IIS7. Milestone Stepping Stones

The past ten days has been yet another hectic sprint toward another IIS7 milestone. While it is not as major as the last one (that one was to make sure that IIS7 shipped with the Longhorn wave… period), it is nonetheless significant as it is the first time that the full glory of the componentized IIS7 server core becomes evident at setup time.

IIS7 and Ice Cream: So Many Flavors!

You know the 40+ modules which implement distinct IIS features, each with their own config section handler such that it nicely integrates into the distributed .config files? Well, they are now selectable from setup (with some granularity, of course…). The idea is that you can mix and match functionality of your IIS server, a la carte, but there are definitely a lot of kinks to be worked out.

Now, I tend to think of this problem as analogous to the ice cream dessert problem. Most of the time when you have dessert, the dining establishment gives you between 2-4 distinct choices of ice cream — vanilla, chocolate, strawberry, and something exotic like lime, kiwi, or peach sherbet — and the choice is pretty easy for most people to make. Some people may grumble, but they are usually satisfied by the available choices.

However, when you confront the same decision at a Baskin Robbin’s where you have 31+ distinct choices of ice cream — from plain vanilla to exotic mango or pineapple — human dynamics start to creep in. I think people tend to fall into two camps at this point:

  1. One camp would have their eyes all glazed over and end up choosing the “vanilla” flavors because it is safe and does not require too much thinking.
  2. Another camp would brood over all the flavors and try something really exotic and risky, possibly not liking the choice at all.

Now, while I agree that choice is good (i.e. NOT having choice is bad), I think that having too many fine-grained choices is similarly bad. Come on, admit it, you get tunnel-vision and just click “Next” on most of the installer steps anyway, yet you still complain about the absence of your specific choice.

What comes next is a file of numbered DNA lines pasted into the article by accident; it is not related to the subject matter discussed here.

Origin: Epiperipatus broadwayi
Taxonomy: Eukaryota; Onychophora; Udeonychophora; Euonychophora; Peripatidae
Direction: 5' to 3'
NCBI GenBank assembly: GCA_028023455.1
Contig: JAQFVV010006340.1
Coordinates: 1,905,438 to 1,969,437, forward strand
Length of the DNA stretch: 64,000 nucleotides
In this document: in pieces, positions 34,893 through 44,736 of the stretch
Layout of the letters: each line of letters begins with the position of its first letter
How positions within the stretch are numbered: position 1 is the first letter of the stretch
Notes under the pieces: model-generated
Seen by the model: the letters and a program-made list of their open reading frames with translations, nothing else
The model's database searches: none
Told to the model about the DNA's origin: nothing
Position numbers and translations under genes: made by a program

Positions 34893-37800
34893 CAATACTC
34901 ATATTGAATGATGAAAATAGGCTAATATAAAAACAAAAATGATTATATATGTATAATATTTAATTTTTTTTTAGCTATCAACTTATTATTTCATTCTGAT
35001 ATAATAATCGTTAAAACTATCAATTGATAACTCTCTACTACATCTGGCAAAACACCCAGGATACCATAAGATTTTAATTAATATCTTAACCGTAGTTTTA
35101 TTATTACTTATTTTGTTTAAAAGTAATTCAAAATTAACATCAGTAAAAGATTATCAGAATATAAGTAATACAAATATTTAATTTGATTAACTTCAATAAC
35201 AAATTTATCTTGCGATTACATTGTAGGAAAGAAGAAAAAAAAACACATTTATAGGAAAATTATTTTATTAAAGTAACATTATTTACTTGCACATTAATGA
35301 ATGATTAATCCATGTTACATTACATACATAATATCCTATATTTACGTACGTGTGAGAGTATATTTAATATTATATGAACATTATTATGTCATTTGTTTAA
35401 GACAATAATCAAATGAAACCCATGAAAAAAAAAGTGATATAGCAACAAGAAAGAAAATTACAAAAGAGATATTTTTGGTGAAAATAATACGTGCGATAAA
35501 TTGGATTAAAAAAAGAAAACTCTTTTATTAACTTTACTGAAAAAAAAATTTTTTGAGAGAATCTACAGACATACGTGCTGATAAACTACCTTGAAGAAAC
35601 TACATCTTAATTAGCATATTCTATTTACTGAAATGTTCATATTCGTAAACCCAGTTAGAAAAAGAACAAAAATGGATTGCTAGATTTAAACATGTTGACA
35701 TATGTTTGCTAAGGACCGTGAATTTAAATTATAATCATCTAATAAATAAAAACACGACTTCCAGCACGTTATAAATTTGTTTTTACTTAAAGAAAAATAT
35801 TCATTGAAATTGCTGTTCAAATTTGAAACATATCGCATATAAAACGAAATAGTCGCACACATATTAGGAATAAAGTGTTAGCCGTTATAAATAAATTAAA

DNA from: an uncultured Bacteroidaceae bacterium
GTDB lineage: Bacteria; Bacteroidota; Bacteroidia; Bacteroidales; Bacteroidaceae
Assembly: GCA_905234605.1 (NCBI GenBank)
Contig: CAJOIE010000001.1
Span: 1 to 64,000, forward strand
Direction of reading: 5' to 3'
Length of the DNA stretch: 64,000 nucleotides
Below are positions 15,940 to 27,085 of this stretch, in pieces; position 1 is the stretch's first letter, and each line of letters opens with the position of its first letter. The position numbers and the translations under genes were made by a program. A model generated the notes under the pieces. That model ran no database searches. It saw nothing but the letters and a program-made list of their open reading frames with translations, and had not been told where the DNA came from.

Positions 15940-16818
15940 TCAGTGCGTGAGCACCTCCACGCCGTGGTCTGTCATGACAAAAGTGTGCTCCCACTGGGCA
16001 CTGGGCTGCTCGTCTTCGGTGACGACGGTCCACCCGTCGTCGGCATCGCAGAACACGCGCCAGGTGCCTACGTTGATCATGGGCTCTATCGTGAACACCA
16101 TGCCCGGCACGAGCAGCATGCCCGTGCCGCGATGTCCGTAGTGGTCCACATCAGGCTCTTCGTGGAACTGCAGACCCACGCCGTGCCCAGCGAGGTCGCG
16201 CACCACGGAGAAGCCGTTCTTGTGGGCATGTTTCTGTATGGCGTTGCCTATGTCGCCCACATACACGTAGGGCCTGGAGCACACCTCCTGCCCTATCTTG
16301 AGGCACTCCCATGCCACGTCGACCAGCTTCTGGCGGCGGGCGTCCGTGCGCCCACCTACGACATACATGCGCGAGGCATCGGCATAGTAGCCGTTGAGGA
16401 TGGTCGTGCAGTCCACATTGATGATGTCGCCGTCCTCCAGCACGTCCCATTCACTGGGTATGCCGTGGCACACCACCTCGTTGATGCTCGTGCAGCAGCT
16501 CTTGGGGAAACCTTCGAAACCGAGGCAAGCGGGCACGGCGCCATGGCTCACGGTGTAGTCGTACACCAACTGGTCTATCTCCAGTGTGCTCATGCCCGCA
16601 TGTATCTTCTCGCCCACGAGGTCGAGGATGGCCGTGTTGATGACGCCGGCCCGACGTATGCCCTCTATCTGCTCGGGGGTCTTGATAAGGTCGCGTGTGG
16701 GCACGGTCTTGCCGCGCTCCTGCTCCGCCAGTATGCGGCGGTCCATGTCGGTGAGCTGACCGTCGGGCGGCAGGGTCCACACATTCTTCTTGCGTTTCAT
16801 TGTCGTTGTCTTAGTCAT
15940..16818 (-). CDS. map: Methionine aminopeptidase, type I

Now, tell me how are we supposed to figure out which options are relevant to you, specifically, while refraining all choices so as to not confuse you? If you have a brilliant idea about this, now is a good time to speak up. 🙂

Wait… Again?

A couple of us had a moment of deja vu this afternoon as we watched the installation of… the first x64 build using componentized setup and selected all of the IIS7 components, and watched it all install and run all of the BVTs successfully on the 64bit machine (of course, all successful on the very first try, thank goodness).

Wait, didn’t we do this like three weeks ago, with the same group of people watching the very first x64 build miraculously “just work”? Yeah, it happened again, mostly with a different set of folks this time since this was setup-related, though some of us were veterans by now.

The feeling is still quite novel – that combination of fear and trepidation because this is the first time a combination is attempted (so you have no idea whether the whole thing is just going to crash and burn to grinding halt in front of you – I see enough of that on a daily basis that I am somewhat desensitized by now), and then extreme relief when everything succeeds and you know you did not just “break the world”. Whew. 🙂

Well, the party is just getting started. There will be a couple more mini-milestones of significant accomplishments happening in the next couple of months, and I am sure something interesting will crop up for each. The amount of crazy hours that some of us put in to make this happen… is truly outrageous. There is just a lot of details…

Anyways. Onward!


Comments (1)

  1. mihailik says:

    Consider 3-7 IIS install templates and let newbie user choose it. And add "Details" button for advanced user to switch features option-by-option.

    See Office 2003 setup for example.